Translated from Norwegian by Rimutė Rimantienė and Tatjana Rostovaitė
The verse play Peer Gynt, written by Norwegian dramatist Henrik Ibsen (1828 – 1906), is one of the most staged and interpreted works of the classic; however, only its fragments have appeared on the Lithuanian stage. Now, Hungarian director Csaba Polgár is presenting this masterpiece of the 19th century at the National Kaunas Drama Theatre by proposing a distinctive, modern, and bold interpretation of the work. Just imagine Peer Gynt staying not in a hut in Norwegian woods surrounded by trolls, but, let’s say, in Kaunas bedroom community, on the sixth floor of a block of flats. There he lives with his mother and dreams of extraordinary feats. The creators of the performance speak of those who dream, talk, drink, and are jealous of the wealth and wisdom of others. They speak of those travelling around the world, who are angry, greedy, egoistic, who have lost significant relationships, and have not felt that they have truly lived. Or maybe they have never gotten up from their couch on the sixth floor of the block of flats? This performance is a story of contradictions between capabilities and ambitions, desires and possibilities; it is a story about the search of yourself in a world that is tough on a person, the rebellion against your destiny, freedom and its limits, responsibility, and unconditional love. It tells about battles with trolls hidden inside all of us, who lock us up in a cage of infantility, prevent us from finding our true selves and making something out of our lives.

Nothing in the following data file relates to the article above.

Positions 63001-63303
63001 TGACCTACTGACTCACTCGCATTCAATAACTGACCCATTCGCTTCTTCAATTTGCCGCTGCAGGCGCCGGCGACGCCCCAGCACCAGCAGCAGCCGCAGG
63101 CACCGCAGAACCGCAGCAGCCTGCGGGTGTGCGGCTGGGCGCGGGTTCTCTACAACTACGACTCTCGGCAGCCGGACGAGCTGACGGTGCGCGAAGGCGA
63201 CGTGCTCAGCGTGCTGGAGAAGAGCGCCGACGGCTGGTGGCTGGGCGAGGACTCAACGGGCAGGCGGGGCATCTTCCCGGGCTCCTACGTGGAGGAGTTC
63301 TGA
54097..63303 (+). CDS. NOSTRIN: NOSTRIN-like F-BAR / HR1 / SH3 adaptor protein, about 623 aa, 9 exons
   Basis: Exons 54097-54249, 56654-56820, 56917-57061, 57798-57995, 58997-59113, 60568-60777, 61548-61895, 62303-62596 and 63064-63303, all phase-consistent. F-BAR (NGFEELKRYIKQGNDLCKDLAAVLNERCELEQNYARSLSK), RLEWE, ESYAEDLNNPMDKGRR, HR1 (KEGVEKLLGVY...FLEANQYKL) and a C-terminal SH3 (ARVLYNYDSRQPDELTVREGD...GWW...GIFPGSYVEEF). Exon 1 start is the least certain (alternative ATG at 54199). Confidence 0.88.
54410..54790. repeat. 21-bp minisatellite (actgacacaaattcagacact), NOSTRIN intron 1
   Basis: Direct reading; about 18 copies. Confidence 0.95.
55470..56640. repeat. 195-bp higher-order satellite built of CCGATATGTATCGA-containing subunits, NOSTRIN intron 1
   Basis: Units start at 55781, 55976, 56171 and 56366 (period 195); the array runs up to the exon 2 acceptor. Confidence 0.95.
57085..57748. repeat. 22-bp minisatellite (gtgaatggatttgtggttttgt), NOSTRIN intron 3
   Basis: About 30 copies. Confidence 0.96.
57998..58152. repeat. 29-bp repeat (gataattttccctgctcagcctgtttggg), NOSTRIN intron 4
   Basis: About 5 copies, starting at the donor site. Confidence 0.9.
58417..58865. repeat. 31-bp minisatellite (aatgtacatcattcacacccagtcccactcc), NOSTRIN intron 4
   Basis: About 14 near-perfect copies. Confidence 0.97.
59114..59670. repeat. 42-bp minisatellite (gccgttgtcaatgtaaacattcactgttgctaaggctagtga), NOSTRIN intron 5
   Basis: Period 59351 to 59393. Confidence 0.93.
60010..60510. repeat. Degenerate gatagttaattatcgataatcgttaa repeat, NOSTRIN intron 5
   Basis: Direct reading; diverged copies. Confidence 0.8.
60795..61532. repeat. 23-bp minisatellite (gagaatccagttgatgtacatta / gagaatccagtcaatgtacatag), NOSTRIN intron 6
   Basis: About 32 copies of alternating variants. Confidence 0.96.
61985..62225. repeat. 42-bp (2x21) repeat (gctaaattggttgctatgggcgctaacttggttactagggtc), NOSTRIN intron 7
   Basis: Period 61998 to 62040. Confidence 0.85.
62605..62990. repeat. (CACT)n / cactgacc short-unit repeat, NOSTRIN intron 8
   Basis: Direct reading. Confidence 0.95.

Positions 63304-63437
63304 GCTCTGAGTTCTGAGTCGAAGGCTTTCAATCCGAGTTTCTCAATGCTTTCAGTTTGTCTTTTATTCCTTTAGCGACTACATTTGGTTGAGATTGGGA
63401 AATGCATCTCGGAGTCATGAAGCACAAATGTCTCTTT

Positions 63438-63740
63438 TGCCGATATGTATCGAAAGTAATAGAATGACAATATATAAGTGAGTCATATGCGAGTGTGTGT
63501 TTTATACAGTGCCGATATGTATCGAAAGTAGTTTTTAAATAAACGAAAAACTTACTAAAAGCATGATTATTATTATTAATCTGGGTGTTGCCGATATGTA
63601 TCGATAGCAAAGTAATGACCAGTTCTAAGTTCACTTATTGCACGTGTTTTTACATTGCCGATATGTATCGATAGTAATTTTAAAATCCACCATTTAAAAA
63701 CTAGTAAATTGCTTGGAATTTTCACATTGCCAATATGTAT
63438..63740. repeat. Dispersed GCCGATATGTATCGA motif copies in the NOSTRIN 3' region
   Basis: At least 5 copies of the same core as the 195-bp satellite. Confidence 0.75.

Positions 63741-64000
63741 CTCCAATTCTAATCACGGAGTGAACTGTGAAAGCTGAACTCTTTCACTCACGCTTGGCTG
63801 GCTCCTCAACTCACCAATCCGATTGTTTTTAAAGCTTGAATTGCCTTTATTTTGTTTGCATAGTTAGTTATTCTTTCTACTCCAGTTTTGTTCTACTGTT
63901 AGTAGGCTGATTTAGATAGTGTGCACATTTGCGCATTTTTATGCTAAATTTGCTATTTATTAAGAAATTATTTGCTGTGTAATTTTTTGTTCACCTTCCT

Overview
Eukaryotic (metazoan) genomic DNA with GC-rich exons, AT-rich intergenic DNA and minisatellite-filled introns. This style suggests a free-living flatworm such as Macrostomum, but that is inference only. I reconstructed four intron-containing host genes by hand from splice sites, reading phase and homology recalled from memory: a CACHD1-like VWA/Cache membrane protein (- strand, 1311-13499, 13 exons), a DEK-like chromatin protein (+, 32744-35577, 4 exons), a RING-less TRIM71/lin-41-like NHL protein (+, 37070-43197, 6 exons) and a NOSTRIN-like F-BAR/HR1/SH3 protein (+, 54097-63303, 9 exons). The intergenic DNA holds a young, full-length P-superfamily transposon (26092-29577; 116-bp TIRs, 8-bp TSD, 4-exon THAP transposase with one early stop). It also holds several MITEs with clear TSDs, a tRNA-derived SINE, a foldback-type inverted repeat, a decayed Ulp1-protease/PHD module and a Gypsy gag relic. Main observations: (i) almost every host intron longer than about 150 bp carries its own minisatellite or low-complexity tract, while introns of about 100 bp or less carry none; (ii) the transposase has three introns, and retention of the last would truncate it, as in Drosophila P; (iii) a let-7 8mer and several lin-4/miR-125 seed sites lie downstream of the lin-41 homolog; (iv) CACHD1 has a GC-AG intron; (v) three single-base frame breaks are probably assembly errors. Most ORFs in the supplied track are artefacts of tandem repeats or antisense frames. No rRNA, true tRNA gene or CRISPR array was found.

Opening performances: 17, 18, and 19 of September 2021, The Main Stage
Duration 3:05 ( with intermission)
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